TIME Music

The Complete History of Beyoncé Wrecking Cars in Music Videos

Total damage estimate: $94,300

Beyoncé has wrecked a lot of cars in music videos, and her destruction of all things motor vehicular culminated in her video “Hold Up,” released on YouTube for the first time Monday.

Since releasing her first solo music video “Crazy in Love” back in 2003, Bey has obliterated more than 15 cars, cultivating an image of an unapologetic superwoman blazing past everything in her way. She’s bashed in windshields, blown up vehicles and crushed throwback cars (special effects or not) in six different music videos over the course of her career.

The Damage:

As TIME looked back at how the 35-year-old singer has deployed this recurring trope, we also asked Robert Castellano, the owner of Brookston Body Shop based in Beyoncé’s native Houston, to analyze the videos in order to estimate the cost of the damages to each and every destroyed car.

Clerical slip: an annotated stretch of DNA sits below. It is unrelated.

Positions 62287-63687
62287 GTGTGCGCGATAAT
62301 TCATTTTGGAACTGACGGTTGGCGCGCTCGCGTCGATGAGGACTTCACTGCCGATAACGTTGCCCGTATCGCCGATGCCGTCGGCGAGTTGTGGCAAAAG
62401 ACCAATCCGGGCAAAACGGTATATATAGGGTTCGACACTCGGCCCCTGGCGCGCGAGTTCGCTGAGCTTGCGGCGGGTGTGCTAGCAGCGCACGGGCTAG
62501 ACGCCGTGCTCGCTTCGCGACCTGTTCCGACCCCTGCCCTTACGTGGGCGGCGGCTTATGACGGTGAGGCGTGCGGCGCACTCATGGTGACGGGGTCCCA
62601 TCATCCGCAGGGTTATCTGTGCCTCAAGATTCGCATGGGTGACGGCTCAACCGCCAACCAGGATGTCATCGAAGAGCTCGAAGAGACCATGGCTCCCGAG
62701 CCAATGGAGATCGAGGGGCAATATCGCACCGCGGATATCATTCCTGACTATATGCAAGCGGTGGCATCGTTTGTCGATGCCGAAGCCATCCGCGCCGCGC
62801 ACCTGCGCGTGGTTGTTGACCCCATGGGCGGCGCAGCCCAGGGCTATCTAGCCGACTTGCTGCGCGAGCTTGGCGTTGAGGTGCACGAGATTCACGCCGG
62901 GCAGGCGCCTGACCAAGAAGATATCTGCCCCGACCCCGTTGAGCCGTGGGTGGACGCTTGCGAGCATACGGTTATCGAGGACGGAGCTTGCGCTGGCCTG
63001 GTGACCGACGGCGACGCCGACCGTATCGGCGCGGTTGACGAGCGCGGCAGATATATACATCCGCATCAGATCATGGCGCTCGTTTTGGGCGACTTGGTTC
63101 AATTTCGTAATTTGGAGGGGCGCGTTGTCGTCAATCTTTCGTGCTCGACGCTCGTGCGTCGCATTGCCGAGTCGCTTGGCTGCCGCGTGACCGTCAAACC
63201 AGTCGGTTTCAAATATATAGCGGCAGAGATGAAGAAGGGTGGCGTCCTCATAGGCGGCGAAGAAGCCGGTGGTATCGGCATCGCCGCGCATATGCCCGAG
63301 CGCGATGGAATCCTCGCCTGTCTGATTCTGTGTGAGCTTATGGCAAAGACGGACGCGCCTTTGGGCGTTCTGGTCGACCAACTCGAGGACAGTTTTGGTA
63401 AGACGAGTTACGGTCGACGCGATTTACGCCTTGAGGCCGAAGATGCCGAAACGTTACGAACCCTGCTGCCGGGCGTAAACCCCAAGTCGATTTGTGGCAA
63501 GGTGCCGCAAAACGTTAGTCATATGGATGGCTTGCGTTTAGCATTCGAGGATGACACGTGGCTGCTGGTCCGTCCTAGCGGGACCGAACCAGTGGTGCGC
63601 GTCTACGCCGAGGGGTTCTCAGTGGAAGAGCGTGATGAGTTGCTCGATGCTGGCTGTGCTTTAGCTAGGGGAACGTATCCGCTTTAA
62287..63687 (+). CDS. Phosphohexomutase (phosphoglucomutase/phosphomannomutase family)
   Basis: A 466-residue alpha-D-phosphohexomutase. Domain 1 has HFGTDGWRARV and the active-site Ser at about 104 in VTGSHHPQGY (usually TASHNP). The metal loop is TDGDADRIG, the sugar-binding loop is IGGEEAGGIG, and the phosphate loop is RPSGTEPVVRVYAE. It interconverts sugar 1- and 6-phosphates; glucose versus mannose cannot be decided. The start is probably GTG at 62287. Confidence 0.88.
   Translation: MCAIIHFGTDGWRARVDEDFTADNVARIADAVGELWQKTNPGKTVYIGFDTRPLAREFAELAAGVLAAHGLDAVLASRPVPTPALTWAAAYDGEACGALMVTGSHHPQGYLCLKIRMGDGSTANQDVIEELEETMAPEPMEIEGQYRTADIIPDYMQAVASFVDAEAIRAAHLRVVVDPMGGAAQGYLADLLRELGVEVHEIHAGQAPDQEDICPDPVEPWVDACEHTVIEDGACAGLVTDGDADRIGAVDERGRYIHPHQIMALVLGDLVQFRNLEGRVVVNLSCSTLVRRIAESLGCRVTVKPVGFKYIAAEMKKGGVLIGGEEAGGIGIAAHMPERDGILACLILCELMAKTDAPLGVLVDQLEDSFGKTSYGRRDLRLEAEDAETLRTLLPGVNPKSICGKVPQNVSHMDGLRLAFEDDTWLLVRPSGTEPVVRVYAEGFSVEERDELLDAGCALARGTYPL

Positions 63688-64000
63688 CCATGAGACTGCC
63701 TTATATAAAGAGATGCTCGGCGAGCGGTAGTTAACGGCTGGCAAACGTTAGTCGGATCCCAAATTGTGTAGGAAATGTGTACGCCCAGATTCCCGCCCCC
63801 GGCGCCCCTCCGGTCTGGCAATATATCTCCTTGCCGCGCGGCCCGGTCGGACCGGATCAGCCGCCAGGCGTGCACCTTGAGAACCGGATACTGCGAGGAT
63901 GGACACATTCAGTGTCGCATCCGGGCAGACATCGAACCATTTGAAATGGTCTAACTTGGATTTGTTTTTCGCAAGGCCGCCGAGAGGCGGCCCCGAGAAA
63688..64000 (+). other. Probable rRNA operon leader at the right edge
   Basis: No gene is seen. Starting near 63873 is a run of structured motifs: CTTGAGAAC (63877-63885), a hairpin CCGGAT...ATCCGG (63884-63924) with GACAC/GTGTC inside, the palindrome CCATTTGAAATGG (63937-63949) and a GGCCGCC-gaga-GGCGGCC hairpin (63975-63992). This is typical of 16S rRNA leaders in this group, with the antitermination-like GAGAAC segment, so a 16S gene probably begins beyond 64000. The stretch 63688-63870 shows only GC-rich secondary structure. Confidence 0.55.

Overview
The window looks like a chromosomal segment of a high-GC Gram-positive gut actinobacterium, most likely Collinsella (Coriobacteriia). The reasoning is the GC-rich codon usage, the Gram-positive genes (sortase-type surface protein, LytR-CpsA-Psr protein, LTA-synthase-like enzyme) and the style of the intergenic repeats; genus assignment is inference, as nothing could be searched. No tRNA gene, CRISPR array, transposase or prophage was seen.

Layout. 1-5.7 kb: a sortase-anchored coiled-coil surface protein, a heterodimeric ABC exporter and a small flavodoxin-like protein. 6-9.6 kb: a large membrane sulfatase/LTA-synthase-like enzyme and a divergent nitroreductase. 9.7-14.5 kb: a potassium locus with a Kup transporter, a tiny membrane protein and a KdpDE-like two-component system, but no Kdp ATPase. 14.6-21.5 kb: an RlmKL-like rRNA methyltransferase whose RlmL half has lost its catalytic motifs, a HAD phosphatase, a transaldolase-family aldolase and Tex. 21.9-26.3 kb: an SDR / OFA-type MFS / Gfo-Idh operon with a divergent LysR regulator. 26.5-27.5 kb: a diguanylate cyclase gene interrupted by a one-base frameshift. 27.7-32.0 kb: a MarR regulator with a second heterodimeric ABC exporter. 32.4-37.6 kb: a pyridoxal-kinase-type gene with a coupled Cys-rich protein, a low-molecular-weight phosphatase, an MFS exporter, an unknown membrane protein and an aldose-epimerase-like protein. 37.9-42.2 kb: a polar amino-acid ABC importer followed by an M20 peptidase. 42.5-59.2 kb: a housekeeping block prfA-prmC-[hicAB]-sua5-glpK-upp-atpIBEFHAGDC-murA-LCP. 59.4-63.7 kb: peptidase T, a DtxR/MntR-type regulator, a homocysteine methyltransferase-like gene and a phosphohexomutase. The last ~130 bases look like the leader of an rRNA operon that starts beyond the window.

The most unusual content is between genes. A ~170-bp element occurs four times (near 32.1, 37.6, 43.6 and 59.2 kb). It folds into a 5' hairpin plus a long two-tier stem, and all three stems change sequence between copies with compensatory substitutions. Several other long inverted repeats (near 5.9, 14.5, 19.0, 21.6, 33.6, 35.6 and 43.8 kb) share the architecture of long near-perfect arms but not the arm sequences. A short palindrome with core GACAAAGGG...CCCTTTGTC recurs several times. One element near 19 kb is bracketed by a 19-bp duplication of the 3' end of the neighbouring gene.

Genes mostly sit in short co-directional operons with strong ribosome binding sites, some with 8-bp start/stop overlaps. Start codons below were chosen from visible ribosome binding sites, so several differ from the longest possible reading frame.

All together, the estimated damage totals at $94,300: from the least expensive “Diva,” (Castellano assessed that buying another car would cost $3,500) to “Hold Up,” the motherlode of all Beyoncé car wreckage videos (a $31,150 tally to fix all the dented roofs, smashed windshields and of course, replace those eight cars at the end.)

For the complete history, watch every single car Beyoncé has wrecked in her music videos from “Dangerously in Love” to “Lemonade” in our video above.

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